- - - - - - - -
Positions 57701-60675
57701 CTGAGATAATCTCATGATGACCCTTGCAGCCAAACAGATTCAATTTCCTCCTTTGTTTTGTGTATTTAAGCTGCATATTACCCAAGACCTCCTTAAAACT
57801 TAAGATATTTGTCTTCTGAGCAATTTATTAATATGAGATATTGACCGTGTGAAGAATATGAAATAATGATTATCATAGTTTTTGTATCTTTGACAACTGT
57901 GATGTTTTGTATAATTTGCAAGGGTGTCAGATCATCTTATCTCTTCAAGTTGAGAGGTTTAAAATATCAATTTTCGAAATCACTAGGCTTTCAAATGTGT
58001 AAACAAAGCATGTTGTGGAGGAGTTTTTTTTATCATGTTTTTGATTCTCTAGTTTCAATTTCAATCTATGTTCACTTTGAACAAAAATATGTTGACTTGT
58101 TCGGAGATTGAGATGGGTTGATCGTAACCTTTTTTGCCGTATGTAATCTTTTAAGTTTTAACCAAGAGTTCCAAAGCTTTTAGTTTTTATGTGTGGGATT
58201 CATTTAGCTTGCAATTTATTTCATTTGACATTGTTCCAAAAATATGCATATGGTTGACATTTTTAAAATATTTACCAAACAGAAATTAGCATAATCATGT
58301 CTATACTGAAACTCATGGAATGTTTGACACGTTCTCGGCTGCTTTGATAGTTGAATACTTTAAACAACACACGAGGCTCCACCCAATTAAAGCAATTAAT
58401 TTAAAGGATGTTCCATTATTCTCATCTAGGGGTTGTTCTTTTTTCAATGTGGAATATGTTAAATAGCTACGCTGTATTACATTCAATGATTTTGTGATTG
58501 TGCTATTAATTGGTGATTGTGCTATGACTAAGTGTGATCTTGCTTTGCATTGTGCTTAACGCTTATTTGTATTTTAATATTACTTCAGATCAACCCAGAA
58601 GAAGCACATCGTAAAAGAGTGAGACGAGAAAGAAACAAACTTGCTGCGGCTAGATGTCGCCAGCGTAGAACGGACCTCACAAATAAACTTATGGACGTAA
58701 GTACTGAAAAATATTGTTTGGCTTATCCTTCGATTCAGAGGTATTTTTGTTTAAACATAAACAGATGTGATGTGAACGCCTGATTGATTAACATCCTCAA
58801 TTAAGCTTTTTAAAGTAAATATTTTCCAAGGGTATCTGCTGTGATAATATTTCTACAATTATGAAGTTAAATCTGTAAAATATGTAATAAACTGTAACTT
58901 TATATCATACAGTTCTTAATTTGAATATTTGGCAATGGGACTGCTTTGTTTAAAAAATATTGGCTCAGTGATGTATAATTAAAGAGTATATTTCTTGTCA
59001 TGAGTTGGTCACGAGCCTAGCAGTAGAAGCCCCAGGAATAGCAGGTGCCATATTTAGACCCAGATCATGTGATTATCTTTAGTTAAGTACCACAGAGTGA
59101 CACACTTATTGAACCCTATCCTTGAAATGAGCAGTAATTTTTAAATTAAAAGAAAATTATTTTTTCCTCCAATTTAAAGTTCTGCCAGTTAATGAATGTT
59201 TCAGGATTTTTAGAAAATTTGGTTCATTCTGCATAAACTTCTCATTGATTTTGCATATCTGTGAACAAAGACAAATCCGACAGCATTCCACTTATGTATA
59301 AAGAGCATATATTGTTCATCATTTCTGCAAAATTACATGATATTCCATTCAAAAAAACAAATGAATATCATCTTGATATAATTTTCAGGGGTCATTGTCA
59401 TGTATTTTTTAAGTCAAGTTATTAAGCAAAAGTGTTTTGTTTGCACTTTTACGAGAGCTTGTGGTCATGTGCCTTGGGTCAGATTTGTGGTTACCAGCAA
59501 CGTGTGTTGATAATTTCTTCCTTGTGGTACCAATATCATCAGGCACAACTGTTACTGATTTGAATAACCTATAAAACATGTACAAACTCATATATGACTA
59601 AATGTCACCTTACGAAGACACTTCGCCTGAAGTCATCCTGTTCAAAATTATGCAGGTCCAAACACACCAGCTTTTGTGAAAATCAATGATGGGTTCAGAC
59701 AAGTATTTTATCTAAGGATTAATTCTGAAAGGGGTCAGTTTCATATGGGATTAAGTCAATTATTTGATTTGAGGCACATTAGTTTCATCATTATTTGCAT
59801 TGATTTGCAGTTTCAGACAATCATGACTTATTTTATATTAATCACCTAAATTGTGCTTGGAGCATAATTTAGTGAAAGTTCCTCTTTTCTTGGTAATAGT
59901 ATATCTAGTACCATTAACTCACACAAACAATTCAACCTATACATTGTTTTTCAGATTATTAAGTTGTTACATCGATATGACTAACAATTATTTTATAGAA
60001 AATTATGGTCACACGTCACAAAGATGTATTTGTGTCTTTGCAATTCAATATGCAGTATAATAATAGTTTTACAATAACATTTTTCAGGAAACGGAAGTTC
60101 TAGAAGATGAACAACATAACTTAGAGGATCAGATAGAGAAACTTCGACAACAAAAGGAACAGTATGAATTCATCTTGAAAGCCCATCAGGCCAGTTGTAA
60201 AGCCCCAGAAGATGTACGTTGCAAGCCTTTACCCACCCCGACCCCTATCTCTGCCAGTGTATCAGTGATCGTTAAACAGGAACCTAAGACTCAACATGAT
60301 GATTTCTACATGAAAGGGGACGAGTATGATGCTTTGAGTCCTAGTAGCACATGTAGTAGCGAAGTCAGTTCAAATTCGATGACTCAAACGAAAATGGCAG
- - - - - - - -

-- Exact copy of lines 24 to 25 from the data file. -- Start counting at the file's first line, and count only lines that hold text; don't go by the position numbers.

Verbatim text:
59901 ATATCTAGTACCATTAACTCACACAAACAATTCAACCTATACATTGTTTTTCAGATTATTAAGTTGTTACATCGATATGACTAACAATTATTTTATAGAA
60001 AATTATGGTCACACGTCACAAAGATGTATTTGTGTCTTTGCAATTCAATATGCAGTATAATAATAGTTTTACAATAACATTTTTCAGGAAACGGAAGTTC